“It’s not an exaggeration to say that Bill McKibben has written a book so important, reading it might save your life, not to mention your home: Planet Earth. Falter is a brilliant, impassioned call to arms to save our climate from those profiting from its destruction before it’s too late. Over and over, McKibben has proven one of the most farsighted and gifted voices of our times, and with Falter he has topped himself, producing a book that honestly, everyone should read.”Jane Mayer, bestselling author of Dark Money
“No one has done more than Bill McKibben to raise awareness about the great issues of our time. Falter is an essential bookhonest, far-reaching and, against the odds, hopeful.”Elizabeth Kolbert, Pulitzer Prize-winning author of The Sixth Extinction
“McKibben describes just how much trouble we’re in, yet his voice is so calm, his examples so fresh and unexpected . . . that you easily glide into his lucid, engaging contemplation of the potential end of human civilization. Later in Falter, when he describes just as equably what we must do to prevent it, you believe it’s still worth trying.” Alan Weisman, The New York Review of Books
“McKibben . . . has a charming writing styleinclusive, funny, intelligent and lucid. And he is a delightful companion on the journeyso delightful in fact that the terrifying nuggets are slipped in like a stiletto knife, in and out before you even notice. . . . [Falter is] one of the most articulate and compelling descriptions of our changing climate that I have yet read.” Gabrielle Walker, The Times Literary Supplement
The noted environmental activist reprises his proposals to save humanity.
For the past 30 years, McKibben (Environmental Studies/Middlebury Coll.; Radio Free Vermont: A Fable of Resistance, 2017, etc.), founder of the environmental activist organization 350.org, has been issuing urgent warnings about the consequences of climate change and the need to promote sustainable energy sources. In Enough (2003), he added to his concerns genetic engineering and artificial intelligence, which he sees as posing dire threats to humanity. Ticked off by "a dozen high profile books devoted to the idea that everything in the world is steadily improving"—notably Enlightenment Now (2018), in which Steve Pinker demonstrated his "trademark perkiness"—McKibben underscores his arguments and proposes cautiously hopeful solutions. He blames the fossil fuel industry, headed by greedy energy moguls such as the Koch brothers and Exxon executives, for impeding reforms that could stave off disaster. Offering ample evidence of the damage caused by climate change, the author feels certain that people around the world "are not just highly concerned about global warming, but also willing to pay a price to solve it" by seeing their energy bills rise, with the money spent on clean energy programs. He cites a study that concludes that "every major nation on earth could be supplying 80 percent of its power from renewables by 2030." McKibben is less persuasive in his analyses of the threats of artificial intelligence and gene editing, mainly because he gleans his information from newspaper and popular magazine articles rather than peer-reviewed scientific studies that would give his assertions more weight. Against both technologies, he recommends nonviolent resistance. Although open to the idea that new jobs will emerge when robots replace people for much work—solar panels can be installed only by humans, for example—he would like us all to take it slowly. Similarly, we need to resist gene-editing technology. While now such techniques can repair or eliminate genetically caused disease, he sees, in a dystopian future, the creation of designer babies.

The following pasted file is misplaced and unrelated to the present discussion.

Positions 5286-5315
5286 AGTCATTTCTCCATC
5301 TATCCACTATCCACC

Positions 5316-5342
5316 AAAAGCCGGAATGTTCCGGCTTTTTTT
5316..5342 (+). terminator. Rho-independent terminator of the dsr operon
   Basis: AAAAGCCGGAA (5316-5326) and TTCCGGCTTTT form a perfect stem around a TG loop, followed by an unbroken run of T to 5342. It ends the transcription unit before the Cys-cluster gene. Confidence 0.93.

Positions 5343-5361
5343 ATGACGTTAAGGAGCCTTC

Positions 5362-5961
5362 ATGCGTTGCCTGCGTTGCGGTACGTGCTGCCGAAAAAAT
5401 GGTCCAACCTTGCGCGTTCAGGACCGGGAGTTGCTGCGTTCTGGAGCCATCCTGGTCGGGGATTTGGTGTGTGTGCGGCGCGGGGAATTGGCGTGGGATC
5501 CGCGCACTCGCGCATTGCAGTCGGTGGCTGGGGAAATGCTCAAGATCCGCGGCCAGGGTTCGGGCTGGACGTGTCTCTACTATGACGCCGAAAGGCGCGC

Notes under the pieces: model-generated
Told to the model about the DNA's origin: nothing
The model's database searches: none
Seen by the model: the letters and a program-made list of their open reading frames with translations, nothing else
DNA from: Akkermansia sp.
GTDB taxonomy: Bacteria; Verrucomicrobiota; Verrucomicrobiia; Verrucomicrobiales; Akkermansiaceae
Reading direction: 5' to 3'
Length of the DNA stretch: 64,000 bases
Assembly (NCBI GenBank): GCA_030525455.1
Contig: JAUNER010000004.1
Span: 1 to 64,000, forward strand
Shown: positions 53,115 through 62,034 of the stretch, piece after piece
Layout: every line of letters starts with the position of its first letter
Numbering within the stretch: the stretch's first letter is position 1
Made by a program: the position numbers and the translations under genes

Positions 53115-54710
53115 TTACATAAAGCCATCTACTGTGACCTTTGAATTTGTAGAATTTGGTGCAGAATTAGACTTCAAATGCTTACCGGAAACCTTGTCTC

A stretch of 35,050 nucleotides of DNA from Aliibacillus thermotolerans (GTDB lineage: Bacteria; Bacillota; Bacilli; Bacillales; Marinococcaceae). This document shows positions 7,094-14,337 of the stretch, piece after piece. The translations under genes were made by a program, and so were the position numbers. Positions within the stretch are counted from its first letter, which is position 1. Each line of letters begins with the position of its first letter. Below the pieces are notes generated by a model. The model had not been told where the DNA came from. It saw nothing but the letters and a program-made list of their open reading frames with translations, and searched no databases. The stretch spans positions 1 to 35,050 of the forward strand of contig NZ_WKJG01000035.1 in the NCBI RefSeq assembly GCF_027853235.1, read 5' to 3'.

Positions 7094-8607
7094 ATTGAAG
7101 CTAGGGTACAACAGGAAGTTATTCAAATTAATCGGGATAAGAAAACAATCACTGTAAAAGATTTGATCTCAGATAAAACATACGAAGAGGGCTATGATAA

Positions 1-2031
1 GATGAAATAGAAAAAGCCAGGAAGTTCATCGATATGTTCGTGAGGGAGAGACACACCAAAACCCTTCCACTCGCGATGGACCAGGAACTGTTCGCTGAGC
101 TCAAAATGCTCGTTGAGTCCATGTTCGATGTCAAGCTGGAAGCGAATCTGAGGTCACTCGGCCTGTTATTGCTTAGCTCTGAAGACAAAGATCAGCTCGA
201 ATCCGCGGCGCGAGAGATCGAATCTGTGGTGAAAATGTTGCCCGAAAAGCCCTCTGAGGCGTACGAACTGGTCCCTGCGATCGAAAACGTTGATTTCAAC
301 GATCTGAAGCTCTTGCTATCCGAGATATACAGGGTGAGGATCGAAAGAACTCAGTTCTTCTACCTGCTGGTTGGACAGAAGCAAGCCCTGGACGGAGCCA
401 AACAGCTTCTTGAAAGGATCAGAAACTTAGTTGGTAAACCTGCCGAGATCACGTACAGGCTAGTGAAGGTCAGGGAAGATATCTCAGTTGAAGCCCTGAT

A compelling call for change that would benefit from stronger sources.